Wilderness Act

yellow_dragon_ridge.jpgPresident Lyndon B. Johnson signed the Wilderness Act into law on September 3, 1964, formally creating the National Wilderness Preservation System which was established to ”…secure for the American people of present and future generations the benefits of an enduring resource of wilderness.” Wilderness areas are not merely wild lands, but federal public lands designated by congress to receive the strongest possible protection from human impacts. In general, no roads or permanent structures are allowed in wilderness areas, nor are activities like logging, mining, or most vehicular traffic. More than 105 million acres of public lands have been designated as Wilderness since 1964, and it is estimated that as many as 200 million additional acres of roadless lands may be eligible for wilderness designation that today are at risk of being logged, mined, and otherwise impacted. Once these undesignated lands have roads built on them, they will no longer be eligible for wilderness designation, and the opportunity to have them protected as wilderness is gone.

American Whitewater was founded in large part to protect wilderness rivers and to foster their safe exploration and stewardship, as well as to protect the wild and natural character of all rivers. We maintain this commitment in our work today. Paddling is often the best way to experience rivers that flow through wilderness and is a use that is wholly supported by the Wilderness Act. The Act specifically cites “outstanding opportunities for solitude or a primitive and unconfined type of [non-motorized] recreation” as a primary function of wilderness protection. Aldo Leopold put it well in the book, A Sand County Almanac: “Wilderness Areas are first of all a series of sanctuaries for the primitive arts of wilderness travel, especially canoeing and packing.” Wilderness rivers and creeks are a rare delight for paddlers that desire to experience Nature on Nature’s terms, and to witness the spectacular beauty and remoteness that our country has to offer. Wilderness rivers also provide critical habitat for native species and deliver clean water to people and biota living downstream. Because it is good for rivers, good for paddlers, and at the core of our values, American Whitewater will always support the protection of our remaining roadless lands and their designation as wilderness, and will likewise support the protection of the Wilderness character and values of existing wilderness areas.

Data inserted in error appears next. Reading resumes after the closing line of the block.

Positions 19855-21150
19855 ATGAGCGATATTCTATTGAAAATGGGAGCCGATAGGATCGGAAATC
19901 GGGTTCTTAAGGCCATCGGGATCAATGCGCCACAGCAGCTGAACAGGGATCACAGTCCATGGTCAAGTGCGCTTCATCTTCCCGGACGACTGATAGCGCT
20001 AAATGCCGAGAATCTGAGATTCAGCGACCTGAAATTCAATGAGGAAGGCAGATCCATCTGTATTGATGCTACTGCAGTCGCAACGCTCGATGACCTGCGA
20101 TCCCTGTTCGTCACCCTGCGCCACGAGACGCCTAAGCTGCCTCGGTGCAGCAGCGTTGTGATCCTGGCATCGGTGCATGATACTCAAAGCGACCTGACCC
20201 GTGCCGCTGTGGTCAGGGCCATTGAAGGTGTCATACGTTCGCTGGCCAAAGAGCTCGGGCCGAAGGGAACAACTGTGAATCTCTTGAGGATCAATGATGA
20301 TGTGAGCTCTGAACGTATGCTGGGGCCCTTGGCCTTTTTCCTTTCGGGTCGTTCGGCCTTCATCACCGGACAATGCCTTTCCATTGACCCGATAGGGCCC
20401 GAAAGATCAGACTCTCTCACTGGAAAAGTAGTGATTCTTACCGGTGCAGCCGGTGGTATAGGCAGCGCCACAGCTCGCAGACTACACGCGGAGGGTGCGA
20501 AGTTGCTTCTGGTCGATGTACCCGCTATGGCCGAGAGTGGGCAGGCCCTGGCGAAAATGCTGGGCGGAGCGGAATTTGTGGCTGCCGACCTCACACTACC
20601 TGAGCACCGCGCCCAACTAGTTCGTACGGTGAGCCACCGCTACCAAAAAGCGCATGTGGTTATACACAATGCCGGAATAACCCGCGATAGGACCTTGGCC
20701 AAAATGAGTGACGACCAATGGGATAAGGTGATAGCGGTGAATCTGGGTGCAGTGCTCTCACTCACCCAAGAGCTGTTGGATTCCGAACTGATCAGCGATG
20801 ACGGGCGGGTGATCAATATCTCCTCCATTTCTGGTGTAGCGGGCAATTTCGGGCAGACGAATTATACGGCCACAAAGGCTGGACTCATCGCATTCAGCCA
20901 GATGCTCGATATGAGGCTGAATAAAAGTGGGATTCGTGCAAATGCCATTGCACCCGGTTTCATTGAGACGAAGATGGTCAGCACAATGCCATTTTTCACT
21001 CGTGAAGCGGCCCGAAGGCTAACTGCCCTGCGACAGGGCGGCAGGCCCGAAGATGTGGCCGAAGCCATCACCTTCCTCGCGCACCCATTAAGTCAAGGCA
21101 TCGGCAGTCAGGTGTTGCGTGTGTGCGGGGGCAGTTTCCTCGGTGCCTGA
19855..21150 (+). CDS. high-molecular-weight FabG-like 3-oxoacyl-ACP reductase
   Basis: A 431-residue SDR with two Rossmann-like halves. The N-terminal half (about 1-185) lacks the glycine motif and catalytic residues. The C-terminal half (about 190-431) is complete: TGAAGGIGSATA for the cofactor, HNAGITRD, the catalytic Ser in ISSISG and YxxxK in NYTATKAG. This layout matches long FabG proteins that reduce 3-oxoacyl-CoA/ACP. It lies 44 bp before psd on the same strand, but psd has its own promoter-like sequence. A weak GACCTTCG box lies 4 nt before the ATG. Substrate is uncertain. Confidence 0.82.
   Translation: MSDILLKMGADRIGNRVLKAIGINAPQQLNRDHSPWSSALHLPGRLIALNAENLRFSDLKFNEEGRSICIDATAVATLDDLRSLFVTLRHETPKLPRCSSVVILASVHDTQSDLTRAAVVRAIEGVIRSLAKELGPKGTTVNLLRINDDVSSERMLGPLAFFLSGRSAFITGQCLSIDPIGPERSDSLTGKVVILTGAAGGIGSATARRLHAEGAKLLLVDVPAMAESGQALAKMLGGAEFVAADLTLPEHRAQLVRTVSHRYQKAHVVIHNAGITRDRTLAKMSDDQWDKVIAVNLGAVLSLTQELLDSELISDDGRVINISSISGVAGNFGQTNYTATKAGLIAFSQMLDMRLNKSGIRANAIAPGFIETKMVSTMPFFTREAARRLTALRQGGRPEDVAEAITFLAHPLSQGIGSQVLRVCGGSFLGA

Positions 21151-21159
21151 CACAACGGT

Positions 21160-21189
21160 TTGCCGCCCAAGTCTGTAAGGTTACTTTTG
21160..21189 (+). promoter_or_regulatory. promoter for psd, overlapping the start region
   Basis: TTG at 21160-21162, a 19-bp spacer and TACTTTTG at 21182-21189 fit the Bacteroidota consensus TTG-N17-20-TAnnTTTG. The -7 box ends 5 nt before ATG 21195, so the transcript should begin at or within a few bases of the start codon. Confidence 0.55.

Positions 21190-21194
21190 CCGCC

American Whitewater’s involvement with wilderness has most typically been in sharing knowledge of recreational use with managers, educating paddlers on low impact river use, participating in wilderness management planning processes, assisting with the development of permit programs, advocating for wilderness designation, and defending roadless lands. We are among the lowest impact user groups on wilderness rivers, and therefore generally have strong and positive relationship with wilderness land and river managers. We are always seeking ways to improve dialog with wilderness managers and to lessen our already low impact on wilderness and other remote rivers.

Rarely have paddlers’ rights to enjoy wilderness rivers been challenged, but it has occurred. The Sumter National Forest attempted to claim, in their decision to maintain a ban on paddling on the Chattooga River, that paddling was inconsistent with the Wilderness Act. They based their assertion on comments from other users who stated that paddling would disrupt the solitude of Wilderness. American Whitewater has provided extensive comments on this issue that can be found on our Chattooga Project page.

The Wilderness Act itself is relatively easy to read and should serve as an excellent resource for paddlers concerned with the stewardship and protection of wilderness rivers. More information on wilderness, including the Wilderness Act can be found at www.wilderness.net, www.wilderness.org, or on the website of any of the federal agencies that manage Wilderness Areas (NPS, USFS, USFWS, BLM).

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